For this edition of Classic Steel, we are going to look back at year two of Honda’s aluminum chassis experiment with the 1998 CR250R.
In 1998, Honda introduced the second year of its aluminum motocross experiment. Like the 1997 version, the ’98 CR250R offered tons of power and a chassis in need of some additional refinement. Photo Credit: Honda
In 1997, Honda kicked off the start of the aluminum motocross chassis movement with the introduction of its groundbreaking all-new CR250R. Today, it is hard to overstate the amount of excitement and anticipation surrounding the introduction of Honda’s alloy-framed wonder. At the time, Honda was on an incredible win streak with their CR250R dominating the professional race standings for more than a decade. Factory riders Rick Johnson, Jeff Stanton, Jean-Michel Bayle, and Jeremy McGrath took Honda’s 250s to victory in every Supercross title from 1988 through 1996 with several outdoor titles as well going to the red machines. This era of domination made them the bikes to own in the minds of many, despite some glaring inadequacies on the suspension front.
In 1997, the introduction of Honda’s alloy-framed CR250R was one of the biggest news stories in the sport. Beautiful, controversial, and in many people’s minds, the reason for Jeremy McGrath’s departure from the brand, the all-new CR250R proved to be a huge hit in the showroom despite its polarizing nature on the track. Photo Credit: Honda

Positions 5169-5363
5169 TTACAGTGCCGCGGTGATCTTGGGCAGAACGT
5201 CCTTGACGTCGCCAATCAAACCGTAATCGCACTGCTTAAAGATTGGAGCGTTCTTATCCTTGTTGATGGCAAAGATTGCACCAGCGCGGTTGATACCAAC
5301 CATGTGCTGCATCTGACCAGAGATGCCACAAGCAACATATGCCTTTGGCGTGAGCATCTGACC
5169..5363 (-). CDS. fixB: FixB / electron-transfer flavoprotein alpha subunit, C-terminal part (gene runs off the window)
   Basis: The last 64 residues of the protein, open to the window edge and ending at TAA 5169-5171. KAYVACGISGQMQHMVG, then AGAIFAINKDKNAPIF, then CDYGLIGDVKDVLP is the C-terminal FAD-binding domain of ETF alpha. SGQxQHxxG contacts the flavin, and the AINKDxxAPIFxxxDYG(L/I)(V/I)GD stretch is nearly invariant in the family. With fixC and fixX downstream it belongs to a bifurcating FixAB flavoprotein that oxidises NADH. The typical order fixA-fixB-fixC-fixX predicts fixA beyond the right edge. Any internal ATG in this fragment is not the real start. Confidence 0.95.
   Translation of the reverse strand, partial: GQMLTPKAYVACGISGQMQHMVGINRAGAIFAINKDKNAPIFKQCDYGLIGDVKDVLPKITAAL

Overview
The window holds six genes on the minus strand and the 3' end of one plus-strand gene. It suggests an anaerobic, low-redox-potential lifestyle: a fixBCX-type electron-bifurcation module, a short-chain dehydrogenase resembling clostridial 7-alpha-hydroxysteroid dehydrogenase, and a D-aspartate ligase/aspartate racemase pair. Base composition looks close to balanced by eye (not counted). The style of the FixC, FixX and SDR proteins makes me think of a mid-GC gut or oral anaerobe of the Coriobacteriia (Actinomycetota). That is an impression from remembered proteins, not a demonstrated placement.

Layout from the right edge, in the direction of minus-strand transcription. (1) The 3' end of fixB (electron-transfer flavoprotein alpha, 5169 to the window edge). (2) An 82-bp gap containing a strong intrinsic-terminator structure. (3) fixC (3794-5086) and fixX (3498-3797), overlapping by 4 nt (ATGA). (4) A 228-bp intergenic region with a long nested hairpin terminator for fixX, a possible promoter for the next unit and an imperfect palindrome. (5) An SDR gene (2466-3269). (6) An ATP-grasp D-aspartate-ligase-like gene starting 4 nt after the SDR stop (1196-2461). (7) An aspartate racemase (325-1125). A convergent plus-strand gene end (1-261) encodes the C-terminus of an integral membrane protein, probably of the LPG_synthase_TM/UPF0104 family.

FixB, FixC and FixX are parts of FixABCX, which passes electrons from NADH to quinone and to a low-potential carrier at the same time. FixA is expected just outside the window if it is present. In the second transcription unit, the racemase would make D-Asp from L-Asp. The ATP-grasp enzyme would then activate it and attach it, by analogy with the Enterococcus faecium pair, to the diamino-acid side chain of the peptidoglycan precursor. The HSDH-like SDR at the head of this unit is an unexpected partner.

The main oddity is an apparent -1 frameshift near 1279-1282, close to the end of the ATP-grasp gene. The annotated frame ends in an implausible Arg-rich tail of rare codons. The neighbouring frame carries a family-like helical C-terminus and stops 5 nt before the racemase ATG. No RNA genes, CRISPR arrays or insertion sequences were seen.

Initially, the reviews for Honda’s new aluminum framed machine were glowing. Magazine editors loved its spacy looks and praised its stout chassis and rocket-fast motor. Early reviews had many pit pundits thinking Honda had hit a home run with their new machine, but those opinions began to shift once testers and consumers spent a bit more time on the machine. Early praise for its “pro-ready” chassis turned to grumbles over its lack of compliance and harsh suspension performance. The motor and looks remained standout, but the harsh chassis, concrete seat, incessant vibration, and disappointing suspension made the ’97 CR250R a bike easy to fall for but hard to live with.
In 1997, Honda added Keihin’s latest innovation – the “PowerJet” – to the carburetor on the CR250R. The theory behind the PowerJet was to provide additional fuel at lower rpm for improved throttle response without overly enriching the fuel mixture at high rpm. An electric solenoid mounted to the carburetor controlled the secondary fuel circuit and opened and closed the valve as needed to optimize fuel delivery. Photo Credit: Honda